Supported Headstand

Are you looking to add an extra challenge to your yoga practice? 

If so, the supported headstand pose (sirsasana) might be just what you’re looking for. In this guide, we’ll show you how to do the pose safely and effectively. Let’s get started!



Name in Sanskrit: Sirsasana

Difficulty: Hard


  • The pose quiets the cerebrum and eases pressure and reduces sadness.
  • It energizes the pituitary and pineal organs.
  • It fortifies the arms, legs, and spine.
  • It fortifies the lungs.
  • It tones the stomach organs.
  • The pose enhances the absorption of food.
  • It eases the manifestations of menopause.
  • It is beneficial for various conditions, like asthma, barrenness, sleep deprivation, and sinusitis.


The following health issues should take cautions from the exercise:

  • Back damage
  • Cerebral pain
  • Heart condition
  • Hypertension
  • Menstruation
  • Neck damage
  • Low pulse: Don’t begin practicing the pose.
  • Pregnancy: If you are knowledgeable about this pose, you can keep on rehearsing it until late pregnancy. Don’t start practicing Sirsasana after you find our that you are pregnant.
  • Sirsasana is viewed as a halfway to cutting edge pose. Try not to perform this pose without adequate related knowledge or except if you have the supervision of an accomplished instructor. A few schools of yoga prescribe doing Sirsasana before Sarvangasana, others the other way around. The guidance here accepts the previous arrangement.



Utilize a collapsed cover or mat to cushion your head and lower arms. Stoop on the floor.

Ribbon your fingers together and set the lower arms on the floor, elbows at shoulder width. Roll the upper arms somewhat outward, yet press the internal wrists solidly into the floor.

Place the top of your head on the floor. In the event that you are simply starting to rehearse this pose, press the bases of your palms together and cuddle the back of your head against the fastened hands.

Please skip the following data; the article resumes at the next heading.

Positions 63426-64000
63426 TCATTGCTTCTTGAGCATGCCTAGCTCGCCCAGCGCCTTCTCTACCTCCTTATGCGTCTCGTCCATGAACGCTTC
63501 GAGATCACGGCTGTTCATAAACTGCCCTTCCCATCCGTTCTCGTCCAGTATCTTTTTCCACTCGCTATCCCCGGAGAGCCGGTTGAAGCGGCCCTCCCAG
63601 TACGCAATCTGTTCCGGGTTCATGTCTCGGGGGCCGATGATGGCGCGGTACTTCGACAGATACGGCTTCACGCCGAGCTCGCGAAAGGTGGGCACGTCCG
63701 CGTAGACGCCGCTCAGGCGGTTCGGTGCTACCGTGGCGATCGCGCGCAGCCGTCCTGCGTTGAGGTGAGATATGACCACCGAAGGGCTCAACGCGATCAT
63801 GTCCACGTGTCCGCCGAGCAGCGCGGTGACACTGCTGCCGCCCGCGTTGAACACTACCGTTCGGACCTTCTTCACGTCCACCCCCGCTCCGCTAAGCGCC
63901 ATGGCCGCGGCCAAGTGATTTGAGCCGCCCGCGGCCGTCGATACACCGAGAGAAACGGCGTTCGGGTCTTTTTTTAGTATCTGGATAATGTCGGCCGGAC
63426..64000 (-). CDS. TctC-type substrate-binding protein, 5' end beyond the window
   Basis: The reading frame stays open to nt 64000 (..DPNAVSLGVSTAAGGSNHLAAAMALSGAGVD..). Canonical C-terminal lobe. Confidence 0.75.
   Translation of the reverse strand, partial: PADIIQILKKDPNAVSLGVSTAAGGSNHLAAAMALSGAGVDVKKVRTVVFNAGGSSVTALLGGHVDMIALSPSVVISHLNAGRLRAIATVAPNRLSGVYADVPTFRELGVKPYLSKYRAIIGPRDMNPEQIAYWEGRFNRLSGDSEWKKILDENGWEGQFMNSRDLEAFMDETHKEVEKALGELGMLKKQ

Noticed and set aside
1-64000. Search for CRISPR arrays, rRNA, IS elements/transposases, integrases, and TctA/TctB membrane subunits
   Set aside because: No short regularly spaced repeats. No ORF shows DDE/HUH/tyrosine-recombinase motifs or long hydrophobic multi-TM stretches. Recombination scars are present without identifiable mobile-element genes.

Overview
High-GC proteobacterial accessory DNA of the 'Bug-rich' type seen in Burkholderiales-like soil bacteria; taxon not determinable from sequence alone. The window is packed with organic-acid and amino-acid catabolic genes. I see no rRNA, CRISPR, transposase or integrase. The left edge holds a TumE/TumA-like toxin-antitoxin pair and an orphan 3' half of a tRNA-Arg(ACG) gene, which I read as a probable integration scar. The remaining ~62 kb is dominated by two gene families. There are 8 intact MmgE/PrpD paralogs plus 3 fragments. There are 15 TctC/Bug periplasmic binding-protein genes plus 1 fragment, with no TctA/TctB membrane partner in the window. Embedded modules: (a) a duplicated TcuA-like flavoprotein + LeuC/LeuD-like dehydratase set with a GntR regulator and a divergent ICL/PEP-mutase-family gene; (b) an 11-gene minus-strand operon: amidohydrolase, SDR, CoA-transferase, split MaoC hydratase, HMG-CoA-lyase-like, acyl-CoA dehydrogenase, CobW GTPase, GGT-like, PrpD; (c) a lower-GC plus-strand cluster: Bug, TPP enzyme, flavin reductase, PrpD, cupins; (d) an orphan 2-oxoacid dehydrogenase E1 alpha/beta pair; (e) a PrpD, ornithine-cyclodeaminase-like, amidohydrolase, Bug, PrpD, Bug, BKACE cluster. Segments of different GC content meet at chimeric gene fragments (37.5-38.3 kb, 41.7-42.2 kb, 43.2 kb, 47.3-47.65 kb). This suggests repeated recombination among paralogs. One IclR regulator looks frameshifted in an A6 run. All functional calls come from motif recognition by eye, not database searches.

Experienced students can open their hands and place the back of the head away and into the palms.


Breathe in and lift your knees off the floor. Cautiously move your feet nearer to your elbows, heels raised. Effectively push through the head of the thighs, shaping to a “V.”

Press the shoulder bones over your back and lift them to the tailbone so the front body remains to a possible extent.

This should help keep the heaviness of the shoulders crumbling on your neck and head.


Breathe out and carry your feet from the floor. Take the two feet up at a time, regardless of whether it implies twisting your knees and jumping gently off the floor.

As the legs (or thighs, if your knees are twisted) ascent to perpendicular the floor, press the tailbone against the back of the pelvis.

Position the upper thighs in marginally, and effectively press the heels toward the roof (extending the knees straight in the event that you twisted them to come up).

The focal point of the curves ought to adjust over the focal point of the pelvis, which thusly ought to adjust over the crown of the head.


Press the external arms internal, and mollify the fingers. Keep on squeezing the shoulder bones against the back, augment them, and draw them toward the tailbone.

Keep the load equally adjusted on the two lower arms. It’s additionally fundamental that your tailbone keeps on lifting upward toward the heels.

When the backs of the legs are completely protracted through the heels, keep up that length and press up through the chunks of the big toes so the inward legs are marginally longer than the external.